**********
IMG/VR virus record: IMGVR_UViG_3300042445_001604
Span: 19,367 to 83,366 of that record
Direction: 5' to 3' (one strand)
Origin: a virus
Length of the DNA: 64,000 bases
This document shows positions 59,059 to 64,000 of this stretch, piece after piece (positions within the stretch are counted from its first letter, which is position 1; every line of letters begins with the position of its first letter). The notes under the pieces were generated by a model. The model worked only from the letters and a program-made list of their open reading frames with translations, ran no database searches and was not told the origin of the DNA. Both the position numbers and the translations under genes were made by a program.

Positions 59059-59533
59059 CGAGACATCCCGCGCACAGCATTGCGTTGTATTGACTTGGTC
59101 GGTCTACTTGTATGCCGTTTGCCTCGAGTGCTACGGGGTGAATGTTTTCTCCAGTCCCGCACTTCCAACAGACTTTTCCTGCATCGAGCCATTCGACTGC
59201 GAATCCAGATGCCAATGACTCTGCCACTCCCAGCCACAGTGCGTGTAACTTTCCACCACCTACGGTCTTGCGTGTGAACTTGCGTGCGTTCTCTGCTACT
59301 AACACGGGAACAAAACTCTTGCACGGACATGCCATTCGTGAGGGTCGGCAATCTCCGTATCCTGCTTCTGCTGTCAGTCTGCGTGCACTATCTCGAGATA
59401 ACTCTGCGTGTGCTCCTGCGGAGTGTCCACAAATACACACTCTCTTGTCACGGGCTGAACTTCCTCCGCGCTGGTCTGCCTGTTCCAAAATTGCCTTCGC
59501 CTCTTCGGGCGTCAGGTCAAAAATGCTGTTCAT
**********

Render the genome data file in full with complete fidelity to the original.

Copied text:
IMG/VR virus record: IMGVR_UViG_3300042445_001604
Span: 19,367 to 83,366 of that record
Direction: 5' to 3' (one strand)
Origin: a virus
Length of the DNA: 64,000 bases
This document shows positions 59,059 to 64,000 of this stretch, piece after piece (positions within the stretch are counted from its first letter, which is position 1; every line of letters begins with the position of its first letter). The notes under the pieces were generated by a model. The model worked only from the letters and a program-made list of their open reading frames with translations, ran no database searches and was not told the origin of the DNA. Both the position numbers and the translations under genes were made by a program.

Positions 59059-59533
59059 CGAGACATCCCGCGCACAGCATTGCGTTGTATTGACTTGGTC
59101 GGTCTACTTGTATGCCGTTTGCCTCGAGTGCTACGGGGTGAATGTTTTCTCCAGTCCCGCACTTCCAACAGACTTTTCCTGCATCGAGCCATTCGACTGC
59201 GAATCCAGATGCCAATGACTCTGCCACTCCCAGCCACAGTGCGTGTAACTTTCCACCACCTACGGTCTTGCGTGTGAACTTGCGTGCGTTCTCTGCTACT
59301 AACACGGGAACAAAACTCTTGCACGGACATGCCATTCGTGAGGGTCGGCAATCTCCGTATCCTGCTTCTGCTGTCAGTCTGCGTGCACTATCTCGAGATA
59401 ACTCTGCGTGTGCTCCTGCGGAGTGTCCACAAATACACACTCTCTTGTCACGGGCTGAACTTCCTCCGCGCTGGTCTGCCTGTTCCAAAATTGCCTTCGC
59501 CTCTTCGGGCGTCAGGTCAAAAATGCTGTTCAT